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Alzheimer's group spreads holiday cheer through choir performance

MILWAUKEE, Wis. (CBS 58) -- Christmas cheer filled a room at the Milwaukee High School of the Arts, as the Wisconsin Alzheimer’s Institute's Amazing Grace Chorus sang songs of the season.

Each note, therapeutic for Pearl and Charles Cannon.

Charles was diagnosed with Alzheimer’s in 2008 and his wife Pearl is his caregiver.

"We love participating in it. Not only that, it motivated him in other areas because we had quit traveling a little bit, and now he's enthused about traveling and going out of town and doing things," says Pearl Cannon.

The Cannons have been members of the Amazing Grace Chorus program since its start in 2014.

With around 110,000 people in the state living with the disease, WAI Milwaukee’s Director Gina Green-Harris says these programs help take away the stigma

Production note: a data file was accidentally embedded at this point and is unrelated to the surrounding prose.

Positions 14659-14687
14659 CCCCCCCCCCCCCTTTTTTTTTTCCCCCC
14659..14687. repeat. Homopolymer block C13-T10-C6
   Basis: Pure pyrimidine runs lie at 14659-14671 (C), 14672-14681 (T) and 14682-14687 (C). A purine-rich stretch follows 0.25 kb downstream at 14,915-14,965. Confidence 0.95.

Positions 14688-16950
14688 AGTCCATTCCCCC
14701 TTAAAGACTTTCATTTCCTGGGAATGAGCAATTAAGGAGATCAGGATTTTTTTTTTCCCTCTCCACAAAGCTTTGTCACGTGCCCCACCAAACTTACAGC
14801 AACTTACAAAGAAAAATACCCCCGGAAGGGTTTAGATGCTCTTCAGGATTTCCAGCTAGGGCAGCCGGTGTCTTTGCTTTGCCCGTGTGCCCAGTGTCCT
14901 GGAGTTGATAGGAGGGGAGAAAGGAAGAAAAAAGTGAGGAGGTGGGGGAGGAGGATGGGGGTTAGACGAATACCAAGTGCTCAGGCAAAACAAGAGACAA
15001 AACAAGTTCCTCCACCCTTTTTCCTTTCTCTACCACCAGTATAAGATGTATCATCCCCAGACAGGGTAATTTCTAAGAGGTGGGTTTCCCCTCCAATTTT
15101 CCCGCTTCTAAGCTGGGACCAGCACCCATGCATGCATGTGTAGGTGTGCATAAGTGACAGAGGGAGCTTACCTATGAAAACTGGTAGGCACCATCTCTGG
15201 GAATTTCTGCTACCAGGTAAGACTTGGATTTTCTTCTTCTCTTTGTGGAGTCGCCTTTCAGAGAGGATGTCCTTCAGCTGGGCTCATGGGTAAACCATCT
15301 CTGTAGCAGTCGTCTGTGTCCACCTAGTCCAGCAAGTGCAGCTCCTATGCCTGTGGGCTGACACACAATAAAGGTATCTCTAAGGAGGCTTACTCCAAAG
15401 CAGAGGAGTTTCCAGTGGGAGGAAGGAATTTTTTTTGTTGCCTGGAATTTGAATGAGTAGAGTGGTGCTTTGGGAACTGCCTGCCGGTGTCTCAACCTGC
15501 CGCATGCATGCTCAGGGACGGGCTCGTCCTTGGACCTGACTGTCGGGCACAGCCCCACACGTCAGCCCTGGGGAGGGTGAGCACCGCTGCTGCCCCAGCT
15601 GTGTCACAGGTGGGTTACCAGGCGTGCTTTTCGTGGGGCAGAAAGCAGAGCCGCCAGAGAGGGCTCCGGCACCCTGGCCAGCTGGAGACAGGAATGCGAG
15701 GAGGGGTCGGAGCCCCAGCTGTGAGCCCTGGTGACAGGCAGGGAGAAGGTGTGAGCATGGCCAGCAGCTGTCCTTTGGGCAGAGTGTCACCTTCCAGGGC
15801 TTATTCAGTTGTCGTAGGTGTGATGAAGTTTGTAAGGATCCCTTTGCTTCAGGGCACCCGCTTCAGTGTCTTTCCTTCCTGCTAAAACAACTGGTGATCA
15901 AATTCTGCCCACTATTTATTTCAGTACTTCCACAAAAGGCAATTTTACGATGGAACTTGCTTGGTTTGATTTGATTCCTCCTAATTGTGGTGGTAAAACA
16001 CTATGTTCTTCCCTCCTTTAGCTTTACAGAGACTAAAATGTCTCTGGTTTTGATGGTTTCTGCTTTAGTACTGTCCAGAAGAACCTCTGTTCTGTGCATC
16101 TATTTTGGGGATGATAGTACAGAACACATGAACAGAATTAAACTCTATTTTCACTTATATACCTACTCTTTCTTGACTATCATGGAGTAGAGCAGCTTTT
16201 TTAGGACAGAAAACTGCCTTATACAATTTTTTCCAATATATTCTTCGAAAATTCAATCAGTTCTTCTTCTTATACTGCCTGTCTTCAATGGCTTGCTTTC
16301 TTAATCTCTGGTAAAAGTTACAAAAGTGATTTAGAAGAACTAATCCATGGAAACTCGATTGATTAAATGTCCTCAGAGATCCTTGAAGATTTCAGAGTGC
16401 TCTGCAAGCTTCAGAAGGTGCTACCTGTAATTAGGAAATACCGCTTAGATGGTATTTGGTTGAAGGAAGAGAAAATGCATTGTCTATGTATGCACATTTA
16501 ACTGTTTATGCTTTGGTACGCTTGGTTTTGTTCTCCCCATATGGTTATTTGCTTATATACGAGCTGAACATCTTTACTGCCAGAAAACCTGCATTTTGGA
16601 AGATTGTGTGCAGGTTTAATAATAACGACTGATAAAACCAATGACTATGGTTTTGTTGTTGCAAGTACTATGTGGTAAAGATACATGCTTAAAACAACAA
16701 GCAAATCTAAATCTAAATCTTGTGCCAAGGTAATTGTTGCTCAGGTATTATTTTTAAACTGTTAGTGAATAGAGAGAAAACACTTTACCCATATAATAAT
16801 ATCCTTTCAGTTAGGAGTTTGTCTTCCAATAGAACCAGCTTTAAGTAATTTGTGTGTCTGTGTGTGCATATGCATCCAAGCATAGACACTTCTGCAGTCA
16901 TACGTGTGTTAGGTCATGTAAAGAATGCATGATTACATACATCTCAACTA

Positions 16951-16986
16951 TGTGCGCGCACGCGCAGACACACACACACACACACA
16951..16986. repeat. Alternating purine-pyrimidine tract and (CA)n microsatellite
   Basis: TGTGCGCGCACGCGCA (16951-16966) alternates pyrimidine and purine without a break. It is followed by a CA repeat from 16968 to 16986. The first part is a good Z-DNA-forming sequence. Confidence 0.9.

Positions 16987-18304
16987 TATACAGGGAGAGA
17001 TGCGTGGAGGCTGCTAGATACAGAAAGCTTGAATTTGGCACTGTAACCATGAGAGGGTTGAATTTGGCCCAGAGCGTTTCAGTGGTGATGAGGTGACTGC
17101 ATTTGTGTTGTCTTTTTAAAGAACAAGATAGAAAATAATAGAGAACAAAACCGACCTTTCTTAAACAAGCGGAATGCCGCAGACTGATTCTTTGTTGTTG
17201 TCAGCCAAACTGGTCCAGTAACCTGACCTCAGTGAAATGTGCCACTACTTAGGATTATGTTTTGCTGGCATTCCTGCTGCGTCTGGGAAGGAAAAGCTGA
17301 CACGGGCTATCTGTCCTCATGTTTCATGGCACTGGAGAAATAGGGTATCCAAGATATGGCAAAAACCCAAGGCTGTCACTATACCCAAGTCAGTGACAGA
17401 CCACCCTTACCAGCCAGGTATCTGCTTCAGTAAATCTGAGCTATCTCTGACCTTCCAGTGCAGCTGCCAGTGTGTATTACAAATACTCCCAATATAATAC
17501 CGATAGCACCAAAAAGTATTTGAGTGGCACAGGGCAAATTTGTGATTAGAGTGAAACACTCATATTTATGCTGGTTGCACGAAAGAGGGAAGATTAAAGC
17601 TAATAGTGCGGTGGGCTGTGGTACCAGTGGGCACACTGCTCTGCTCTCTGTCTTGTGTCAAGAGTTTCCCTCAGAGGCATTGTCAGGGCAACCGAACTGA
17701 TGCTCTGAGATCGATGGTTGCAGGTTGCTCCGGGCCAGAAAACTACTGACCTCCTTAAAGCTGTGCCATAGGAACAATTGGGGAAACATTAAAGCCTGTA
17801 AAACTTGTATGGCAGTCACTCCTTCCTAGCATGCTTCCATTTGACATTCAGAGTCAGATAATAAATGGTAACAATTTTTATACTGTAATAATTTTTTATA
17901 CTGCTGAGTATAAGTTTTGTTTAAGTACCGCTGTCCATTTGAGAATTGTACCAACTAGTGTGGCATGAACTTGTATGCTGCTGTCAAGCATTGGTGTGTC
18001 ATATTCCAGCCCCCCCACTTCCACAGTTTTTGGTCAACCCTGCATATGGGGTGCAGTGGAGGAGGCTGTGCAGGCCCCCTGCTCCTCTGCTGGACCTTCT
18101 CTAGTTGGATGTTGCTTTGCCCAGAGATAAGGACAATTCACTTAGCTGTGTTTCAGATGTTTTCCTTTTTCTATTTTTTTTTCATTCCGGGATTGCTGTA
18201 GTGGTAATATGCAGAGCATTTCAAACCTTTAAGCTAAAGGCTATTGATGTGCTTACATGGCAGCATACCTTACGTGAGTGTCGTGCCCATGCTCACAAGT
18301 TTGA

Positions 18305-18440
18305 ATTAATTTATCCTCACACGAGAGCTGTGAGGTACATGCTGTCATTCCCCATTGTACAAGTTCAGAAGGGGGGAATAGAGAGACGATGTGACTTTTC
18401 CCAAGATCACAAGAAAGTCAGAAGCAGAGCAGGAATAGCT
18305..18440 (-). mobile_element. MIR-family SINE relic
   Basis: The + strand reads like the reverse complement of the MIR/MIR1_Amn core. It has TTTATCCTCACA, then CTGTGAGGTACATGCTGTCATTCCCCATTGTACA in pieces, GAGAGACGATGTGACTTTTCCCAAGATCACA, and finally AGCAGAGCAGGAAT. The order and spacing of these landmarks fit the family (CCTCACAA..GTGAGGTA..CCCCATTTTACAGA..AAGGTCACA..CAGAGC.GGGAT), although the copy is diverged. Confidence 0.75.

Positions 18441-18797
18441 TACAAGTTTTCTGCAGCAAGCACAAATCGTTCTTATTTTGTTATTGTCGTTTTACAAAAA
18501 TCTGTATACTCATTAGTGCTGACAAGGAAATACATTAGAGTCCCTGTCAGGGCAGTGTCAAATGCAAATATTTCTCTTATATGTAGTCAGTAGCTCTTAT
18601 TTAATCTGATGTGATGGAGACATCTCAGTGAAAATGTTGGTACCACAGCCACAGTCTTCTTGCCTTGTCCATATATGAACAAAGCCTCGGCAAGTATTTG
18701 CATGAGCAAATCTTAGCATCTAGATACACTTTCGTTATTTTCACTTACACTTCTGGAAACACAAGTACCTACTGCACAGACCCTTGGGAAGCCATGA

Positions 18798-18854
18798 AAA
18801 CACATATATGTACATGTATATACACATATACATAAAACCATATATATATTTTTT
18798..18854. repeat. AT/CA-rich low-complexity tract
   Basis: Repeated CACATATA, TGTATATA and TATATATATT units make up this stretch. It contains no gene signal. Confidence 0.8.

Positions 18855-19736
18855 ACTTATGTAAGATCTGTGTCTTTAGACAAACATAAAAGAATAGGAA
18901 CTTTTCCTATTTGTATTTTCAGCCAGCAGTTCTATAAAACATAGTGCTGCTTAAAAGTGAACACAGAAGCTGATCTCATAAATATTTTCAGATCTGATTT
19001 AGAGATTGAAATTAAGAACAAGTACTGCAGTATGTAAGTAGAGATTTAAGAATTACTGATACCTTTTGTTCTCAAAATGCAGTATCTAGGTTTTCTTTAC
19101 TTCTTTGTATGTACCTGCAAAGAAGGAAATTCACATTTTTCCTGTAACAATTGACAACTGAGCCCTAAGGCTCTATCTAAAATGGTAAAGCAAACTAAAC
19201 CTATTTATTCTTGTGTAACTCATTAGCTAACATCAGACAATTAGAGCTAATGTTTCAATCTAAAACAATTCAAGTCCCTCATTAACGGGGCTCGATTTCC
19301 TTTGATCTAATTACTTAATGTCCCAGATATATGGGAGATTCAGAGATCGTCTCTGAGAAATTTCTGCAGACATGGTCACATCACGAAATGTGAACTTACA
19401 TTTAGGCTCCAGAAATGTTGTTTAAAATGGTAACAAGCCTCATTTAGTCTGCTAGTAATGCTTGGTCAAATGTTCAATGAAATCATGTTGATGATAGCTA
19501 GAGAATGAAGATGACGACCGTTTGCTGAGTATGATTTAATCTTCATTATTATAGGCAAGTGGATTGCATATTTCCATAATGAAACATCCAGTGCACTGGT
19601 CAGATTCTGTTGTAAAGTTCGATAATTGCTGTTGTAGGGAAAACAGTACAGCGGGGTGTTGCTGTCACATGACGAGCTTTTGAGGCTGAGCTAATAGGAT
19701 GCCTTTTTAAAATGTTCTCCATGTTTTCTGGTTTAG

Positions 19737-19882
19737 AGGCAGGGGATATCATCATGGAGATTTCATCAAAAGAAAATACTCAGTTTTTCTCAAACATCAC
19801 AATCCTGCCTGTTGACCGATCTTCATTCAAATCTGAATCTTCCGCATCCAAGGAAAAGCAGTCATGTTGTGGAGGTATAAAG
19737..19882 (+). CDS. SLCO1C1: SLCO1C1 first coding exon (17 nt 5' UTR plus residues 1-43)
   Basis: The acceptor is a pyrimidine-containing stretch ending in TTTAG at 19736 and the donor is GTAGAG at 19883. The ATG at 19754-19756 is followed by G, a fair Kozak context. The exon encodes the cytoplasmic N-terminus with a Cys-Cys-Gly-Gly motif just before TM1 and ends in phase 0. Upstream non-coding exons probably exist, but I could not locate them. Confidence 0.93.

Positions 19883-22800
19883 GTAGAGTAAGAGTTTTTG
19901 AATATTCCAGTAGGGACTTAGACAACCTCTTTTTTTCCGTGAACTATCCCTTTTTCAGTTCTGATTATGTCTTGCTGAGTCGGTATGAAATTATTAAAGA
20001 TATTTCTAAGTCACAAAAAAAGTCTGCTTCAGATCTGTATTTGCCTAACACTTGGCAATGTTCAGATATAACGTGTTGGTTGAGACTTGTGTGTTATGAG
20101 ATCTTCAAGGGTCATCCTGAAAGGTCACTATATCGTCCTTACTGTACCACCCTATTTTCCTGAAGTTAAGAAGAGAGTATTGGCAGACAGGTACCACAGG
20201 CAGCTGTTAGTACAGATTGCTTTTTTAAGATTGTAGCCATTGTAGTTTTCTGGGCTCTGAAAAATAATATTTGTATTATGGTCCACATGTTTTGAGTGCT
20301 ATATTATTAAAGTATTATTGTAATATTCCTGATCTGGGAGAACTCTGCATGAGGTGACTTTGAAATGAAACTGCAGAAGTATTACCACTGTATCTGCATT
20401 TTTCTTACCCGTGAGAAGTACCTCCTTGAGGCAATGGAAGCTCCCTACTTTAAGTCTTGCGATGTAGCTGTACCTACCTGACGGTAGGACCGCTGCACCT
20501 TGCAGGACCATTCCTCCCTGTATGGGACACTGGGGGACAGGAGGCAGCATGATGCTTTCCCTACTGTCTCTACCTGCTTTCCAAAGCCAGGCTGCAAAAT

"What we're trying to show people, is that we know there's no cure for Alzheimer's disease, but with social support, with good service programs, we can actually help with a quality of life," says Green-Harris.

"It's very challenging, but you have to understand that they're still a person inside,” says Cannon. "I don't want him to feel like he's a burden in any kind of way."

Although it hasn't been easy, Pearl credit's her perseverance to a higher power.

"My faith, I would say, keeps me strong," she says.

Many of the people with the disease who participate in the chorus are in very high spirits in the days and weeks following their performance.

Bader Philanthropies also helped to make the event possible.

The group has given thousands of dollars to help those living with the disease.

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